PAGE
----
The Summer After You and Me by Jennifer Salvato Doktorski appealed to me when I first read the synopsis, it is a young adult contemporary romance about a seaside town on the jersey shore. 

Our MC is Lucia ‘Lucy’, a sweet, kind and compassionate character who lives in the Jersey Shore, the storyline takes place after the events of Super storm Sandy which left much destruction in its wake. Lucy and her friends have a no getting attached rule when it comes to the local tourists or the families who reside there during summer break, but things happened during the storm with her long-term crush and next door neighbour Connor Molloy that she can’t forget despite now dating her best friend, Andrew.

Lucy was a realistic character and maybe I am a tad old for this type of story but I felt she over-reacted in some instances; yes I would be mad about what happened at prom with Andrew but I feel she was looking for an easy way out in some instances rather than facing responsibility. I also felt her friends treatment of her after the prom event was a little too much, her brother Liam was a complete ass – there was too much immaturity and drama at times.

Connor was also a little mysterious, I didn’t like him initially because of his man-whore reputation but I came to enjoy his interactions with Lucy and the way he looked out for her, their shared moments were the parts I really enjoyed, despite having a girlfriend you could see how much he respected Lucy and wanted to make things right.

Lucy’s passion for marine biology was an aspect I enjoyed; I found the paragraphs at the beginning of each chapter to be interesting. I also found the tidbits about the repairs and re-building of the area after the storm to be intriguing; the devastation was heart-breaking and the aftermath and how the residents were dealing was an aspect you don’t often hear about. It wasn’t easy on Lucy’s family and how they were still trying to fix everything as well as keep the money flowing.

The Summer After You and Me was an entertaining read overall and was written well, unfortunately I felt it was a little immature at times and my interest tapered – I think this book also would have benefitted from a prologue and dual POVs.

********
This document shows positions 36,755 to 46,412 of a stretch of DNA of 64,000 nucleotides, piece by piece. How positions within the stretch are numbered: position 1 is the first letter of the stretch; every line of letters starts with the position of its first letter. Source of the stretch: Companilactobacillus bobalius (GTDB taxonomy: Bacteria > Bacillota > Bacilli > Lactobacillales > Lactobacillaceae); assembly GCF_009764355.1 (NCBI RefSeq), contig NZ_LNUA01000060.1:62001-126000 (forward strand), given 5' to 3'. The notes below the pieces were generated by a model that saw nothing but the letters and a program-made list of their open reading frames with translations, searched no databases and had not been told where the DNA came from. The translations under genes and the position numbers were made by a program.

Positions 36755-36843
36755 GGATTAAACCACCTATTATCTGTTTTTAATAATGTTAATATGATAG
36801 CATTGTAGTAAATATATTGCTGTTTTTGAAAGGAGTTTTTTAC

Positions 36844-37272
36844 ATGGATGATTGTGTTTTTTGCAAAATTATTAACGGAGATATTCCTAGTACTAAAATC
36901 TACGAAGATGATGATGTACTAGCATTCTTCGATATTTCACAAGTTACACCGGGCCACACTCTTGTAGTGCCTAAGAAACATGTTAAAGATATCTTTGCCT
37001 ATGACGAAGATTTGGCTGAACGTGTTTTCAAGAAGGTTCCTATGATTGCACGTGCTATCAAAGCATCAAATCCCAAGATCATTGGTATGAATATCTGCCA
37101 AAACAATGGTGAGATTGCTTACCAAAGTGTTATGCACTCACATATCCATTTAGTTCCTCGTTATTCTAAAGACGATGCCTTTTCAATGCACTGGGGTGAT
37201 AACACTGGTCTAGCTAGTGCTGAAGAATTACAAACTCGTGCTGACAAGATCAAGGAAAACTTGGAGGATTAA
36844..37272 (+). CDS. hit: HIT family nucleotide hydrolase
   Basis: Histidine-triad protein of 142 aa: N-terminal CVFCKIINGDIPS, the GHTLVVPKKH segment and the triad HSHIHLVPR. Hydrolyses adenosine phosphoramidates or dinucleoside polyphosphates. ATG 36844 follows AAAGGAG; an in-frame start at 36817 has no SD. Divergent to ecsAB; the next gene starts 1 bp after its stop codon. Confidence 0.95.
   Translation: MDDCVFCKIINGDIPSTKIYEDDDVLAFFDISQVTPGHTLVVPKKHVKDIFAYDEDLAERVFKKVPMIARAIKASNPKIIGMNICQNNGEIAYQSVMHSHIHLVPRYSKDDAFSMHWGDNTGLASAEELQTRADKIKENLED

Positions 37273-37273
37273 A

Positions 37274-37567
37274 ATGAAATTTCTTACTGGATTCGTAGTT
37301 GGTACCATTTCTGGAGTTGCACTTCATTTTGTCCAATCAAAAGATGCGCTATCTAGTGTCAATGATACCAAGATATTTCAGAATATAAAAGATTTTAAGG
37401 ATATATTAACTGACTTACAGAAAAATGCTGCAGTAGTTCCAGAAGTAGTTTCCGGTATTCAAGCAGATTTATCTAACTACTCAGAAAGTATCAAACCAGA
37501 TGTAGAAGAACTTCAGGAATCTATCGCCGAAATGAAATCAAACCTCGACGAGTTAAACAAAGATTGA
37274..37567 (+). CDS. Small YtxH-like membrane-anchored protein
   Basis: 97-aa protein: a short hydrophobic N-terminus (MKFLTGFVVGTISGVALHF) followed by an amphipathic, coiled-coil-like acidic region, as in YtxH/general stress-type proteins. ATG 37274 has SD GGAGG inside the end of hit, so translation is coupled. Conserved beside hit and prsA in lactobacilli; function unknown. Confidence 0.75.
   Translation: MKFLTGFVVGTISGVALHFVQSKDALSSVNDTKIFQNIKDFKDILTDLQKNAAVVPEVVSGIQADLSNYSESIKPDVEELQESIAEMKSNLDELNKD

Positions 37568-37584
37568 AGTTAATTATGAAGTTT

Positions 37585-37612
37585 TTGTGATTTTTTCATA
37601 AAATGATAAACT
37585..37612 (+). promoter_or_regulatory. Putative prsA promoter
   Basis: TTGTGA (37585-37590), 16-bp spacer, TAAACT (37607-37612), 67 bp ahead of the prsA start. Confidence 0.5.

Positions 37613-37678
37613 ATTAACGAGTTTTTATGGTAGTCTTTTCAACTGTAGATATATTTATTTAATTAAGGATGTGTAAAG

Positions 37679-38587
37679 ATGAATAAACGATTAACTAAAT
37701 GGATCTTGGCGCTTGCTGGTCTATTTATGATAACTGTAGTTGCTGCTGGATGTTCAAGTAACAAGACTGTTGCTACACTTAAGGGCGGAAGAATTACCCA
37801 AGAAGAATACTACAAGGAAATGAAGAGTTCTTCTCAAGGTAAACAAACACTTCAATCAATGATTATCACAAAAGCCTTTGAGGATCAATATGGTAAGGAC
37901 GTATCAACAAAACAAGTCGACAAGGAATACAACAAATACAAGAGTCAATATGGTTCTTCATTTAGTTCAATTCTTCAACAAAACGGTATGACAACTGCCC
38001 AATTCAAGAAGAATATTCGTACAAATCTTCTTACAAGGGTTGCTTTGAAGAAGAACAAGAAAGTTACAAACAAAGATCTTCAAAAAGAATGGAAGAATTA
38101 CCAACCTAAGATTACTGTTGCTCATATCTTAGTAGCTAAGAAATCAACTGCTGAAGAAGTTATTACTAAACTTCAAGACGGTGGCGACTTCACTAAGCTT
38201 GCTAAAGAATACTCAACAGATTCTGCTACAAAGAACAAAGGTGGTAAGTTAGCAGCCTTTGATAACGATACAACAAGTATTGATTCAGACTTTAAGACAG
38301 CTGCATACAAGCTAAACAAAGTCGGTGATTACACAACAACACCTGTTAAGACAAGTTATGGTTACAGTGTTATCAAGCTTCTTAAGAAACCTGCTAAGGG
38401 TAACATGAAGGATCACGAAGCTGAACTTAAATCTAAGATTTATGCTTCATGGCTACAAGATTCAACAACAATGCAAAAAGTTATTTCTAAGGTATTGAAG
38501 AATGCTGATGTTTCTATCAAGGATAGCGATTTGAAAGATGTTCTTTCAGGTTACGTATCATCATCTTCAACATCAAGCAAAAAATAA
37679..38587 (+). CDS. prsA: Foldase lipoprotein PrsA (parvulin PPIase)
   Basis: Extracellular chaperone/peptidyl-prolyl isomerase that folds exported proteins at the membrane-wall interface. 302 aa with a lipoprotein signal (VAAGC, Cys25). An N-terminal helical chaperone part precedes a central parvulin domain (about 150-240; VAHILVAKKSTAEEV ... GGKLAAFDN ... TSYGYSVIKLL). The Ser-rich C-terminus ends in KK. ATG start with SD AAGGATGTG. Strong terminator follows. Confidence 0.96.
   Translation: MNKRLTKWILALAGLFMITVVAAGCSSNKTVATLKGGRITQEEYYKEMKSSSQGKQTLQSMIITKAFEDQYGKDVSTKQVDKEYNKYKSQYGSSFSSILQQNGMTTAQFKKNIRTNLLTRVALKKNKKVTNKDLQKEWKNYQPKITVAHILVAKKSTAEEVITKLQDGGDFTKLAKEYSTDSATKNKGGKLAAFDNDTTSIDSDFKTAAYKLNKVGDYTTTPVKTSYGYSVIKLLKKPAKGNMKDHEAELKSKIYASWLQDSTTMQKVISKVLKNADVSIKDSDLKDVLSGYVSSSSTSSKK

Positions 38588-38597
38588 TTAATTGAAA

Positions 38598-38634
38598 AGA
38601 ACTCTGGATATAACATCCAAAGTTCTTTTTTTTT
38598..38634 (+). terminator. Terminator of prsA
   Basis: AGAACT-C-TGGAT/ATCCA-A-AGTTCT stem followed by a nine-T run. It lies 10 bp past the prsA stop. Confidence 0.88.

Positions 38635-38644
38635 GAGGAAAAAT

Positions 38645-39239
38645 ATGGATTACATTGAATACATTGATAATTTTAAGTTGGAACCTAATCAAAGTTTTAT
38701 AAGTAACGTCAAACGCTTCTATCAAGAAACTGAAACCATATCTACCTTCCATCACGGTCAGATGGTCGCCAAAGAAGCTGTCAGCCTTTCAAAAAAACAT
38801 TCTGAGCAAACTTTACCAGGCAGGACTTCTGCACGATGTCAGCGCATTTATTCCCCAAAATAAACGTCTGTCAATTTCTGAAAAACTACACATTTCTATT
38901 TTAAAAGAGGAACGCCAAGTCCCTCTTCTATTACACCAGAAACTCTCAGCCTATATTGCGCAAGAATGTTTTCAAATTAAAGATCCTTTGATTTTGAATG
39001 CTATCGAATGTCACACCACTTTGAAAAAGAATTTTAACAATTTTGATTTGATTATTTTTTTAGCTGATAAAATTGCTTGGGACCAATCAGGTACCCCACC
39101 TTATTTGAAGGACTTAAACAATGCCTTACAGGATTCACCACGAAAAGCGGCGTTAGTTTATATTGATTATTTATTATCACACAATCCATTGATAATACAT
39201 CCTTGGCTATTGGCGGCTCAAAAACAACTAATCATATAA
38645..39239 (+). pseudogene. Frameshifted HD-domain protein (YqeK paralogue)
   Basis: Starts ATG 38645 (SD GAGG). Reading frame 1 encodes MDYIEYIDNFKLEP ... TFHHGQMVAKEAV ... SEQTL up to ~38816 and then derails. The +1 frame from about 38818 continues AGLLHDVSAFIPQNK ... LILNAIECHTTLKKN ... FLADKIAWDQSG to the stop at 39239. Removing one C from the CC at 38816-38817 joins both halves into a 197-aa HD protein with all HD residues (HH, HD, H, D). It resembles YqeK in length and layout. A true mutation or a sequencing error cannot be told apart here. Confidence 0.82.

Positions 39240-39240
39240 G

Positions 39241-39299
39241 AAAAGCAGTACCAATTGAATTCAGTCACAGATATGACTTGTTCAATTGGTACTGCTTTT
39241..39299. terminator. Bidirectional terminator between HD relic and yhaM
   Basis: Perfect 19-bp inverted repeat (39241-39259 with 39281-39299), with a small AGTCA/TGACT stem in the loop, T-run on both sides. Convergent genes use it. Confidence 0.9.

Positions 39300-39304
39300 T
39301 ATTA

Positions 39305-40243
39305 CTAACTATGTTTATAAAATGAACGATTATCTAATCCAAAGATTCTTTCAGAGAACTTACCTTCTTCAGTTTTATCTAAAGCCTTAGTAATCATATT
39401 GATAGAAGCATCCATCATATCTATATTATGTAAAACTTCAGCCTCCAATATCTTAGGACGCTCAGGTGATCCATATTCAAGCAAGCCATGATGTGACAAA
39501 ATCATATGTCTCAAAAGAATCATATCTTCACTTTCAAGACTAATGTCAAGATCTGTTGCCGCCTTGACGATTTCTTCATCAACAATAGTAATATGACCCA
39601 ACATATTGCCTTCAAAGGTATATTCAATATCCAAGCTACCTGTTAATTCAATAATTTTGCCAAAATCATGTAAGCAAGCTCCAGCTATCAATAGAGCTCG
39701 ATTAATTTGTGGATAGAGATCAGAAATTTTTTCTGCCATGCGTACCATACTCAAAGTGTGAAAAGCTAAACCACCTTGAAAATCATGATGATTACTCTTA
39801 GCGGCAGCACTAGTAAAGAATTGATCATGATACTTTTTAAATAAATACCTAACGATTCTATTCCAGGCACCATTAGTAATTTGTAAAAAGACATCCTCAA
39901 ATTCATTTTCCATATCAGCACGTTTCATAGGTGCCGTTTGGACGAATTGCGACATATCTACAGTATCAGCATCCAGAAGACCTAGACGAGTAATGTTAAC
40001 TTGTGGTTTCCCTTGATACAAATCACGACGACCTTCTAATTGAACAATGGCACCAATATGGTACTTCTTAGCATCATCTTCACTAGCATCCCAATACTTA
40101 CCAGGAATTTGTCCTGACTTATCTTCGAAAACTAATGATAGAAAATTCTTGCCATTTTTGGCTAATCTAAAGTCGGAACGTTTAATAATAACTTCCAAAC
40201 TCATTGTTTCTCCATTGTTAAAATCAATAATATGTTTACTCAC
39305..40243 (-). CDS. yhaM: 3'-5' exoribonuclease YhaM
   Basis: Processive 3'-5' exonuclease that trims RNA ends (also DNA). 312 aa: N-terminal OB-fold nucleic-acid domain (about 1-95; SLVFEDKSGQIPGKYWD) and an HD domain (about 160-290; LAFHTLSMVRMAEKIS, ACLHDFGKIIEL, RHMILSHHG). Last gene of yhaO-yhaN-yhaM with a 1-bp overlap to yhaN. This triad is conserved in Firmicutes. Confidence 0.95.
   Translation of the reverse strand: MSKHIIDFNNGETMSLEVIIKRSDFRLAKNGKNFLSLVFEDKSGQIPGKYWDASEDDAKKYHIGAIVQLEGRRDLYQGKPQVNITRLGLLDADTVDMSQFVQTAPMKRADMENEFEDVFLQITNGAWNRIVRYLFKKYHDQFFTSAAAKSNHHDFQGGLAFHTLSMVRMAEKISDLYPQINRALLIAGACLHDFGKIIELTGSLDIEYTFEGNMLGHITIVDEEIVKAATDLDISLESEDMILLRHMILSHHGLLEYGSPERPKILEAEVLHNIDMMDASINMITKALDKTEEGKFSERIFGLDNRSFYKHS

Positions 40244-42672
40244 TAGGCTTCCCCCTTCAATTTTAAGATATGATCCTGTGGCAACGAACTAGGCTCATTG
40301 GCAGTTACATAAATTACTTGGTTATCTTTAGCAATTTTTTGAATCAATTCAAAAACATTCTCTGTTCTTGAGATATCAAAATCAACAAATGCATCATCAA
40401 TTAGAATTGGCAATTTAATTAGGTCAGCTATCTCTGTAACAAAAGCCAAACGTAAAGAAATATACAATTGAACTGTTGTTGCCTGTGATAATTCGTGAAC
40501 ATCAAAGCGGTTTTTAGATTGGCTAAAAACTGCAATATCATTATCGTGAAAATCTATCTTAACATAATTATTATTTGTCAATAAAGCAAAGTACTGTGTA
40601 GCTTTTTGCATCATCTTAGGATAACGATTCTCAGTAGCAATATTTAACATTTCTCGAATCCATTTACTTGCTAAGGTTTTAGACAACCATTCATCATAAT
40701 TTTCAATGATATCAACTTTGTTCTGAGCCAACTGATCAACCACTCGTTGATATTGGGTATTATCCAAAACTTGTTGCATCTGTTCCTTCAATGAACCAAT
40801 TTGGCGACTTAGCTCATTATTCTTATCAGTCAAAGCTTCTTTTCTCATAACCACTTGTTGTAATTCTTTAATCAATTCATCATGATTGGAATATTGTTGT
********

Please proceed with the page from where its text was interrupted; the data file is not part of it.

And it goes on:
Thank you to Sourcebooks Fire for the opportunity to read and review The Summer After You and Me.

Jennifer Salvato DoktorskiAbout the author: Jennifer Salvato Doktorski is the author of the YA novels, How My Summer Went Up in Flames (Simon Pulse 2013), Famous Last Words (Henry Holt and Co., 2013), which was a Bank Street College Best Children’s Book of the Year, and the forthcoming The Summer After You and Me (Sourcebooks Fire, May 2015). 

Her first paid writing gig was as an editorial assistant for the North Jersey Herald & News, where, in addition to developing a life-long passion for coffee and news, she wrote obituaries for eight months. She also worked as a speech writer, bank teller, ghostwriter, bookkeeper in a lampshade factory, pet shop clerk, and music zine editor.

She lives with her family in New Jersey and spends her summers “down the shore,” where she dreams of taking surfing lessons and observes sea life while keeping her toes in the sand.

Tuesday, 19 May 2015

Review: Saint Anything by Sarah Dessen

Saint AnythingSaint Anything

Author: Sarah Dessen
Series: -
Pages: 432
Publisher/Source: Penguin BooksAustralia
Release date: 5th May 2015

Synopsis (Goodreads)

Peyton, Sydney's charismatic older brother, has always been the star of the family, receiving the lion's share of their parents' attention and—lately—concern. When Peyton's increasingly reckless behavior culminates in an accident, a drunk driving conviction, and a jail sentence, Sydney is cast adrift, searching for her place in the family and the world. When everyone else is so worried about Peyton, is she the only one concerned about the victim of the accident?

Enter the Chathams, a warm, chaotic family who run a pizza parlor, play bluegrass on weekends, and pitch in to care for their mother, who has multiple sclerosis. Here Sydney experiences unquestioning acceptance. And here she meets Mac, gentle, watchful, and protective, who makes Sydney feel seen, really seen, for the first time.

The uber-popular Sarah Dessen explores her signature themes of family, self-discovery, and change in her twelfth novel, sure to delight her legions of fans.

Review: 3 ½ out of 5 stars

Sarah Dessen books tend to be hit or miss for me, for some reason there always seems to be something that I don’t connect with, Saint Anything was a cute read but unfortunately it didn’t wow me or make it to my favourite YA contemporary list.

The story itself is centred on Sydney, a young woman going through a big transitional phase in her life after her brother Peyton is put in prison. She is a likeable character; she blends in never taking the spotlight or wanting attention like her brother did. She is intelligent, brave and smart but she struggles with the fallout of her brothers mistakes.

Saint Anything is a story of longing, self-discovery and friendships. Sydney has had a rough time and her parents are seemingly oblivious to how she is feeling or the seriousness of what her brother did so when she meets siblings Layla and Mac Chantham and their family who run the local pizza shop, she begins to see what true family and friendships are like and how to deal with the everyday problems caused because of her brother/family.